Grand Chapitre, 5-7 October 2012 – Bristol

The first guests arrived in Bristol on a Thursday evening, for a weekend that reflected Bristol’s maritime connections, and were welcomed to a fun dinner in the Filini Restaurant of the Radisson Blu Hotel by Maître Hotelier Christopher Peach.

Next morning, some of our overseas guests set off to explore the Roman city of Bath under the guidance of Mike Rowland, a Blue Badge West Country Guide, while a large group walked the short distance to the cellars of Averys wine merchants. These brick-arched wine cellars have been used since the founding of Averys back in 1793. Mimi Avery, Brand Ambassador, took us through a tasting of Riesling from around the globe. This writer’s favourite was the FX Pilcher Smargard from Wachau in Austria.

Friday’s dinner was on board the SS Great Britain, a world first when she was launched in Bristol in 1843. This uniquely successful ship design brought together new technologies in a way which transformed world travel. Isambard Kingdom Brunel, the most daring of the great Victorian engineers, conceived the groundbreaking combination of a screw propeller, an iron hull, and a massive 1000-horsepower steam engine.

We strolled around this very interesting ship and got a feel for travel 150 years ago, taking drinks on the Promenade Deck before having the unique experience of a superb dinner served in the First Class Dining Room. Dinner was preceded by a very informative introduction to the ship and its history by Bob Evans, the Ship’s Historian.

On a sunny Saturday morning, our induction ceremony took place in the Palm Court of the Marriott Grand Hotel with Rene Kamber, Bailli Délégué of Switzerland and Member of the Conseil Magistral, as Inducting Officer.

Some members then visited Tyntesfield, a spectacular Victorian Gothic revival country house with gardens and parkland, the home of one of England’s richest commoners, William Gibbs, who built his fortune on fertiliser. Spiralling turrets and pinnacles adorn the roof, ornate stone carvings and church-like windows complete the Gothic look, giving the feel of a mysterious, fairytale mansion. Terraced lawns give way to spacious parkland scattered with hundreds of trees collected by the family, and a glorious walled kitchen garden beyond. This is probably the only house of this period that has been preserved in its original state.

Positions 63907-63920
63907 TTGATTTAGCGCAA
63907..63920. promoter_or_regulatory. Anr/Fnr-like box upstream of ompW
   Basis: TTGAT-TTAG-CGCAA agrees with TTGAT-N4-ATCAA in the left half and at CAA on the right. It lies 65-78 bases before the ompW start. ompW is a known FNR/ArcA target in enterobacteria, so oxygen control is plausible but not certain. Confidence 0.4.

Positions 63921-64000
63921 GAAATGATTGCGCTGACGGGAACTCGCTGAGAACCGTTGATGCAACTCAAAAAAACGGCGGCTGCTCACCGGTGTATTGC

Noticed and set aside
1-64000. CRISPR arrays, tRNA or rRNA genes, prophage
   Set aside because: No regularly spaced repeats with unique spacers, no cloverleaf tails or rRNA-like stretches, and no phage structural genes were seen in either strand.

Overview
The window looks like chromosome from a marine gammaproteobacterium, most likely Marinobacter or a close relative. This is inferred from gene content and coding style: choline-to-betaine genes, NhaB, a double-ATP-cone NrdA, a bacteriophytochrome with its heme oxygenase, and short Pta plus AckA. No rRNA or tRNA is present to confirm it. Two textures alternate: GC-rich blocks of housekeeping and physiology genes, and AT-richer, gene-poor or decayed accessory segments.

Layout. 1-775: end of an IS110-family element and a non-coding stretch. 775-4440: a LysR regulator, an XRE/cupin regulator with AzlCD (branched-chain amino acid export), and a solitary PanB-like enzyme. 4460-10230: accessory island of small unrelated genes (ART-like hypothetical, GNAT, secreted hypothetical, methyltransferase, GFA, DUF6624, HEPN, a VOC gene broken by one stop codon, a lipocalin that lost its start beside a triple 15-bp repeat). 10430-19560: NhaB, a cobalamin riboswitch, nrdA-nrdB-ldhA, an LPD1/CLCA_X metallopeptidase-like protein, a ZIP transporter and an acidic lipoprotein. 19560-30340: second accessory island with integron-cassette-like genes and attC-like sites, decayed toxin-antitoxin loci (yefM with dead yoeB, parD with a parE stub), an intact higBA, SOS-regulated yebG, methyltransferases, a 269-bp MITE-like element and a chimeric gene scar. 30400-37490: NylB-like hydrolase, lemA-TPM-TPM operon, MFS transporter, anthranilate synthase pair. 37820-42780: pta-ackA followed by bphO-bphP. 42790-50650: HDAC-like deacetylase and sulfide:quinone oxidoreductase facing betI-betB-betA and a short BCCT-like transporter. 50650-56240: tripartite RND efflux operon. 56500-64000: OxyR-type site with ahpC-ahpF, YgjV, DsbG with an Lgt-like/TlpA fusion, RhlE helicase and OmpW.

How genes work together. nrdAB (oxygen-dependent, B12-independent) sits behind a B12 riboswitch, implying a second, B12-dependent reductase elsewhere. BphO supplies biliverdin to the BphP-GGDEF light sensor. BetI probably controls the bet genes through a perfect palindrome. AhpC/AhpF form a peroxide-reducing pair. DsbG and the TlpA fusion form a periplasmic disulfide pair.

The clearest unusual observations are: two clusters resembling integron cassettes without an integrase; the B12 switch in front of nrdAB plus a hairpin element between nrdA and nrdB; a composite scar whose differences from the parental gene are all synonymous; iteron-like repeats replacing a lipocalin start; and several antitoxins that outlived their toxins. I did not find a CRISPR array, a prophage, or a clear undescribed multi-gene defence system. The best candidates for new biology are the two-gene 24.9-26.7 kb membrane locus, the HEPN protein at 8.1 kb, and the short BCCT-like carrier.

Other members took a tour of the city, again under the guidance of Mike Rowland who filled the tour with some wonderful anecdotes and great humour. The tour included the Cathedral, the historic Harbourside, King Street, the Theatre Royal, and St Mary Redcliffe – said to be the fairest parish church in the country – and then to Brunel’s Temple Meads and, after, the Downs.

Then a walk across Brunel’s Clifton Suspension Bridge, one of the crowning achievements of Isambard Kingdom Brunel’s engineering genius. He died aged only 53, in 1859, but the Bridge was completed as his memorial and finally opened in 1864. Designed in the early 19th century for light horse-drawn traffic, it still meets the demands of 21st century commuter traffic with about 12,000 motor vehicles crossing it every day. That evening our Gala dinner was held in the ballroom of the Marriot Grand Hotel and was prepared by Maître Rôtisseur Martyn Watkins and his team. This was a spectacular event with the room wonderfully decorated in autumn colours by Frances Griffiths and her team.

During the evening, Bronze medals were presented to VCA Ted Kendall from Yorkshire and VCM Norman Wallage from Wessex, to recognise their outstanding contributions to the Chaîne. Mention should also be made of the raffle in support of our charity ‘The Clink’, with Maître Restaurateur Chris Moore, CEO, giving us an update on the charity’s plans, including the opening the previous month of their second restaurant. The contributions made that evening bring the total contributions made by Chaîne members for the year to over £12,000.

A leisurely breakfast or massage were the choice of many the next morning before setting out on a boat trip of the historic harbourside aboard the Bagheera, an Amsterdam-style boat, for a leisurely five mile guided trip around Bristol’s floating harbour in the heart of the city; fascinating for its history, industrial archaeology, Brunel association and modern redevelopment.

Our Grand Chapitre came to an end with a Farewell Lunch at the Bordeaux Quay overlooking the harbour and with great warmth members took their leave of their friends with the promise to meet again in London for the 2013 Grand Chapitre.

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SS Great Britain – Bristol